Tearing Down the Boss Phone

Poke around enough on AliExpress, Alibaba, and especially Taobao—the Chinese facing site that’s increasingly being used by Westerners to find hard to source parts—and you’ll come across some interesting things. The Long-CZ J8 is one of those, it’s 2.67 inch long and weighs just 0.63 ounces, and it’s built in the form factor of a Bluetooth headset.

A couple of months ago Cory Doctorow highlighted this tiny phone, he’d picked up on it because of the marketing. The lozenge-shaped phone was being explicitly marketed that it could “beat the boss”. The boss in question here being the B.O.S.S chair—a scanning technology that has been widely deployed across prisons in the U.K. in an attempt to put a halt to smuggling of mobile phones to inmates.

The Long-CZ J8 is just 2.67 inch (6.8cm) long.

I wasn’t particularly interested in whether it could make it through a body scanner, or the built-in voice changer which was another clue as to the target market for the phone. However just the size of the thing was intriguing enough that I thought I’d pick one up and take a look inside. So I ordered one from Amazon.

It’s hard to get across how small this phone is, at 68mm×23mm×11mm it’s about the size of my thumb, and it weighs just 18g.

It is pretty easy to lever the casing of the phone apart with a metal spudger, because there are no screws. Although if you want to have a go yourself, you should be careful to start on the side away from the SIM card slot as it turns out the two halves of the phone are connected by some flying wires.

Opening the phone up reveals a 260 mAh battery—which provides up to 5 hours of talk time, or 3 days on standby—charging is via the micro-USB port at the top of the phone. The battery is connected to the main board with two wires. On the same side of the phone is a speaker, used when the phone is hooked around the ear like a Bluetooth headset.

The Bluetooth antenna is nothing more than a small length of wire that can be seen to the right of the RF shield, just down from the speaker.

Teasing these out of the back shell is again a job for a metal spudger and doesn’t present a problem. Popping the main board out of the other half of the case also involves prying the microphone out of the case before you can put any force on the board.

The disassembled Long-CZ J8.

The front shell contains the rubberized keycaps as a separate insert, and another small speaker located above the screen that can be pried out with a craft knife—it’s glued into the shell, but the glue isn’t particularly sturdy.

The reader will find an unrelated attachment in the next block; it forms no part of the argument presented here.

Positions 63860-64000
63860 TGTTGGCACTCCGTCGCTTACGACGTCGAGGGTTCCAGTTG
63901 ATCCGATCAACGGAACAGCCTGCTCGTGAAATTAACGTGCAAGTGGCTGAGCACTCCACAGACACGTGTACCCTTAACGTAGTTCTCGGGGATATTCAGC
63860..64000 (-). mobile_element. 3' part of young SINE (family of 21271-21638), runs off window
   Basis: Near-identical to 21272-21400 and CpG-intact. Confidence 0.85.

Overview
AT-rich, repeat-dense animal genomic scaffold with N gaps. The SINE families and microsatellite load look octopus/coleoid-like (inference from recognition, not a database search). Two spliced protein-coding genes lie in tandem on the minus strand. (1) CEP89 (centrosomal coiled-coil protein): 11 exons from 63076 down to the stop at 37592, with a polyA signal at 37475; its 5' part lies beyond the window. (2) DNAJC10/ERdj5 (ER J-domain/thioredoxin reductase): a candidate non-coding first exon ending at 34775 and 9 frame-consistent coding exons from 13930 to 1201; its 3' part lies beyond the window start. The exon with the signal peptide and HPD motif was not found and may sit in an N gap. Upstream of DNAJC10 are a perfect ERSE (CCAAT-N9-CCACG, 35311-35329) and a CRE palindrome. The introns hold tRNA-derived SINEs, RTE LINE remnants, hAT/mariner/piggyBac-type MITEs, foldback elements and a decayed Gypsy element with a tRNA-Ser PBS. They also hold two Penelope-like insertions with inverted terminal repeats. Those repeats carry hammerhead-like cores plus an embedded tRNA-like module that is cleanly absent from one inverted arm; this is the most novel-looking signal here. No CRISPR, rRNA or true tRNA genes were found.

The main board is mostly covered by an RF shield, with the micro-SIM card slot just below it. Flipping it over we can see the small TFT screen, the keyboard, and some LEDs that light the keycaps up when the phone is in use. If you want to you can pry the white keyboard overlay up with a fingernail to reveal the circuit board underneath.

The screen itself is glued (tacked might be more accurate) down to the main board and can be gently pried up with a fingernail to reveal the connector ribbon cable which is soldered to the board. There are pretty much no connectors on the board, everything is soldered — or glued—directly to the PCB.

The front of the main board of the Long-CZ J8.

Flipping the board back over, and prying the RF shield off the back of the board with our handy metal spudger, reveals the only two pieces of silicon on the board.

The main chip is a Spreadtrum SC6531, it’s a single chip based baseband transceiver aimed squarely at the low-end feature phone market. Based around an ARM926EJ-S processor — an entry point ARM, although one still capable of running a full operating system like Linux or Symbian. It’s actually overpowered for this phone, the chip provides support for a 2MP camera. You can pick up the SC6531 on AliExpress for around $3.00 a piece in small lots.

The only two pieces of silicon on the Long-CZ J8 main board.

The other silicon present on the phone is the HunterSun HS8292U. It’s an RF chip for quad-band 2G GSM/GPRS cellular handsets at 850, 900, 1800, and 1900MHz. You can pick it up on AliExpress for under $2 a piece.

It was really interesting to compare this phone with the $12 “Gongkai” phone that Bunnie Huang picked up a few years ago at the Mingtong Digital Mall in Shenzhen. The build quality and design were pretty similar, this was just a lot smaller, showing perhaps how the technology stack has matured over the last couple of years.

The Long-CZ J8 itself can be picked up on AliExpress for around $20—about half the price its selling for on Amazon—and I’m fairly sure it’s available for much less in Shenzhen, possibly around the same price as Bunnie’s “Gongkai” phone. So if you’ve seen it around in Shenzhen, I’d be interested in hearing what it’s selling for in the markets.

80 thoughts on “Tearing Down the Boss Phone






      1. Doesn’t appear to have any water/dust proofing on the phone. Maybe the next release will be IP67… or whatever the IP code is for storage in a body cavity for extended periods.

    1. Prison operators can defeat this “boss phone” by making the prison into a Faraday Cage. Just have prisoners in chain gangs coat the prison with some glue and aluminium foil and put copper screens on the windows. You can make each cell block into a Faraday cell block one at a time until you have a complete Faraday prison. In the mean time, you take the inmates caught with phones and move them into the completed Faraday cell blocks.

      If El Chapo was in a Faraday cell, he may have been slowed down.

      1. That isn’t as easy as it sounds.